Kingblind.com Top 15 albums of 2005 (#4 thru #1)
Well folks here it is… our final top 15 albums of 2005. From 38 writers in 8 countries we have tallied all the votes, crunched the numbers and POW… this is it… broken down into 3 groups (15 to 10. – 9 to 5. then 4 to 1.) Here is our list. And just in case you are wondering, the number 1 was a real bitch. We thought that a tie might be in order, however, we did finally decide on just ONE… Well enough talking.. ONTO THE LIST!!! (Notice the UK / USA split. Interesting. It just happened by chance.)
Number 4 thru Number 1 (The USA Vs. UK battle of the best!!)
1) The Hold Steady:: Seperation Sunday (New York City, NY)
The Hold Steady’s major players once called themselves Lifter Puller. This must be mentioned in the opening of every review of their work until the end of time, because every time the words “Lifter Puller” are uttered, a few hundred albums are sold. The group has that kind of limited but sterling reputation. Judging solely from Separation Sunday, they’ve earned it. This is the kind of album that comes around every year or two and convinces us that seventies-style rock is back with a vengeance. Writers somehow seem to miss the implication that if this breed of rock is “returning”, and doing so on a regular basis, it never really left us in the first place — but that’s really beside the point. It’s all bullshit anyway. And if there’s one thing Separation Sunday reminds us to do, it’s to always, always cut the bullshit. There’s a lot to say about Separation Sunday. There might be something to learn from contrasting The Hold Steady’s simple and occasionally minimalistic “rocking is awesome” formula with The Decemberists’ assertion that more is, in fact, more. The two groups have a few things in common. Craig Finn can’t even fake talent as a vocalist, but his lyrics are perfection, and his powerful, charismatic spoken/shouted delivery sells them. He doesn’t go out of his way to rhyme thesaurus words, but he does tell really good stories — mostly in the form of rough, charming character sketches that sound like honest factual reports or the kind of brilliant lies you launch across pool tables. He does a lot of talking about women, because women are awesome. That’s really the sort of explanation he’d probably give if you were dumb enough to ask. “Women are awesome.” Why does Separation Sunday include some really rocking guitar solos? Because guitar solos are awesome.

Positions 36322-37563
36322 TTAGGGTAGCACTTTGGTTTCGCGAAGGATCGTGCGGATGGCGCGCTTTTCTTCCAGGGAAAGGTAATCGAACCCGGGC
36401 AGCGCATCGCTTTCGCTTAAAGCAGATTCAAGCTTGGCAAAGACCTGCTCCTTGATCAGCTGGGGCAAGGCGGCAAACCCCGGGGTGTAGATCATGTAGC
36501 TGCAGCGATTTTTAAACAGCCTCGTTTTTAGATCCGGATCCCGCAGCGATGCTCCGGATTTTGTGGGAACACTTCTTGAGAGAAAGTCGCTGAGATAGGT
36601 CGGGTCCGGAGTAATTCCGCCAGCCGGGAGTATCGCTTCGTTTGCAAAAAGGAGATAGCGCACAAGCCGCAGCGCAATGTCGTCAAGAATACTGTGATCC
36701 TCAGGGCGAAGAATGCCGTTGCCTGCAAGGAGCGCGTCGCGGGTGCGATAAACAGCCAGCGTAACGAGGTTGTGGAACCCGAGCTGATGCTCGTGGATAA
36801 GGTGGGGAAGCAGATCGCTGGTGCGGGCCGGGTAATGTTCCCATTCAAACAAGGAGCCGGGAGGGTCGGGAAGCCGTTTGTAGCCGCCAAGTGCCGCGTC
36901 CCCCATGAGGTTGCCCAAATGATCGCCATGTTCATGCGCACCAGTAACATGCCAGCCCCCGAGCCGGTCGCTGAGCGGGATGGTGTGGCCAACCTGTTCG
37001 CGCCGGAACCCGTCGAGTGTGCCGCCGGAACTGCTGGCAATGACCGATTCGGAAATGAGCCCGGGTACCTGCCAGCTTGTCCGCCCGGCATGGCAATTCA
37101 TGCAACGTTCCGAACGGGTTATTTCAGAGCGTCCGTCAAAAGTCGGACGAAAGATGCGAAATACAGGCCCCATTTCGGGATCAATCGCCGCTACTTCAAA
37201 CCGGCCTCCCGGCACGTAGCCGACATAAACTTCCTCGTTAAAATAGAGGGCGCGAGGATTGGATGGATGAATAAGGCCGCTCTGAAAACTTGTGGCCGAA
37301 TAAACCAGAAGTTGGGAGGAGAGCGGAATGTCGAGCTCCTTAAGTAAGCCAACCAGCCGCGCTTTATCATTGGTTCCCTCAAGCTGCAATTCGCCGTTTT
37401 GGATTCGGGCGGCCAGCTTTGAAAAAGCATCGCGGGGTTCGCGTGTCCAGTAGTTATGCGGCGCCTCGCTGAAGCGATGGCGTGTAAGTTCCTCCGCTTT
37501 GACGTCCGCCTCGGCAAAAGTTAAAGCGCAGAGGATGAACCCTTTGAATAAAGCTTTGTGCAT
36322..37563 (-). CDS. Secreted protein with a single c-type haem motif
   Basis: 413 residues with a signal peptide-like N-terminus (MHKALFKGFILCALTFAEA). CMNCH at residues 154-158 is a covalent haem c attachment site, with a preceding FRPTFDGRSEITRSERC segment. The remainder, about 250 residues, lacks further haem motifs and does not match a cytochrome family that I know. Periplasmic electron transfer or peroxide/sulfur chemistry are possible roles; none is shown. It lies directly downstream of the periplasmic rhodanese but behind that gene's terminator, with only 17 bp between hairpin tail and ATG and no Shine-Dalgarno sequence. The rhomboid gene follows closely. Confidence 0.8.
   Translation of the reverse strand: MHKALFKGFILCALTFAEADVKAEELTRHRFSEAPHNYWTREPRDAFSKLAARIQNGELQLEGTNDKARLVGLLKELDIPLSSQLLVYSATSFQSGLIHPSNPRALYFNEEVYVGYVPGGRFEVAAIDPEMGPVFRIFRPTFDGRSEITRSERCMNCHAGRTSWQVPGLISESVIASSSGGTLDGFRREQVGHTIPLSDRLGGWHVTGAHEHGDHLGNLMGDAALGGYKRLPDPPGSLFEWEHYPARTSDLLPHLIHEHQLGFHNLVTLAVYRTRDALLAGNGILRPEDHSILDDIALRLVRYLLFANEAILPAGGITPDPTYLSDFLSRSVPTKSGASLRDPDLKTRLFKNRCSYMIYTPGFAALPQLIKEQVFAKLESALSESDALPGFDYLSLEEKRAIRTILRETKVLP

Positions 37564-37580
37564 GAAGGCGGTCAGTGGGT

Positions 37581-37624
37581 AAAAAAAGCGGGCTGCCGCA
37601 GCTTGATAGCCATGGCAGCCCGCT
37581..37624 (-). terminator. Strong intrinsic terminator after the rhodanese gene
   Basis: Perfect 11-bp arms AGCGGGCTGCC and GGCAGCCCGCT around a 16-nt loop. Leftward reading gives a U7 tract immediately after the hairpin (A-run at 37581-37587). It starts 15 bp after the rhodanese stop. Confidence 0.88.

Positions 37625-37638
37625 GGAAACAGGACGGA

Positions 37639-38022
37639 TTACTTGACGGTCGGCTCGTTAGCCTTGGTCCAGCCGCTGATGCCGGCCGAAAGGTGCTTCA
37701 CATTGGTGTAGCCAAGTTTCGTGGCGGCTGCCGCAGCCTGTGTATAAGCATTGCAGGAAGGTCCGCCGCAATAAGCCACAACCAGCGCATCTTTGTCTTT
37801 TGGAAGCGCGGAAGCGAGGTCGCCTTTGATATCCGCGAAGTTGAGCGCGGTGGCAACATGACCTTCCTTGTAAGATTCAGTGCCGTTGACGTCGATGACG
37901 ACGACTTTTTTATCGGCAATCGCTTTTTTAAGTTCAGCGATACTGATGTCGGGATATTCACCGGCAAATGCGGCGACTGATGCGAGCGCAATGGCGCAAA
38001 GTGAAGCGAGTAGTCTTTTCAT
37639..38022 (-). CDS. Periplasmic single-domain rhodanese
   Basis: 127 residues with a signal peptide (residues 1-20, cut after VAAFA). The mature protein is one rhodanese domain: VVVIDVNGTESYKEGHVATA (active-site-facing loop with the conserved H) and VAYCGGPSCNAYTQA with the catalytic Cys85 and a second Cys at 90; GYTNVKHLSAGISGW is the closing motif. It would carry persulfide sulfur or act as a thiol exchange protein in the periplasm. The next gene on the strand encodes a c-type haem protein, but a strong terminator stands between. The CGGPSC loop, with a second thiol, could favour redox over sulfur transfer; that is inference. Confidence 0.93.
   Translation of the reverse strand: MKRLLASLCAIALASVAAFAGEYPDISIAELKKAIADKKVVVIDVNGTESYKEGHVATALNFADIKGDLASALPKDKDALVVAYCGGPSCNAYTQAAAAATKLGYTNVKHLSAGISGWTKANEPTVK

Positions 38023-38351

Picking a favorite song from Separation Sunday is like pulling teeth. The Hold Steady strike a beautiful balance between simple, sublime rock ‘n’ roll and the nuanced layering of sounds. From the classy female background singers to the organ breakdowns and piano flourishes, every song on the album is as weightless as it is propulsive, as addictive as it is satisfying. It’s tempting to get into specific songs one by one, but that isn’t necessary; if you’ve got any sense, you’ll be discovering them on your own soon enough. Besides, our mission now is to cut the bullshit. So let’s do that. Here are the facts: Separation Sunday stands a chance of being one of 2005’s true classics. You’ll listen to it for years. If you’re even vaguely open to the idea that classically styled rock could be exciting under any circumstances, you need this record.
Your Little Hood Rat Friend:: (MP3)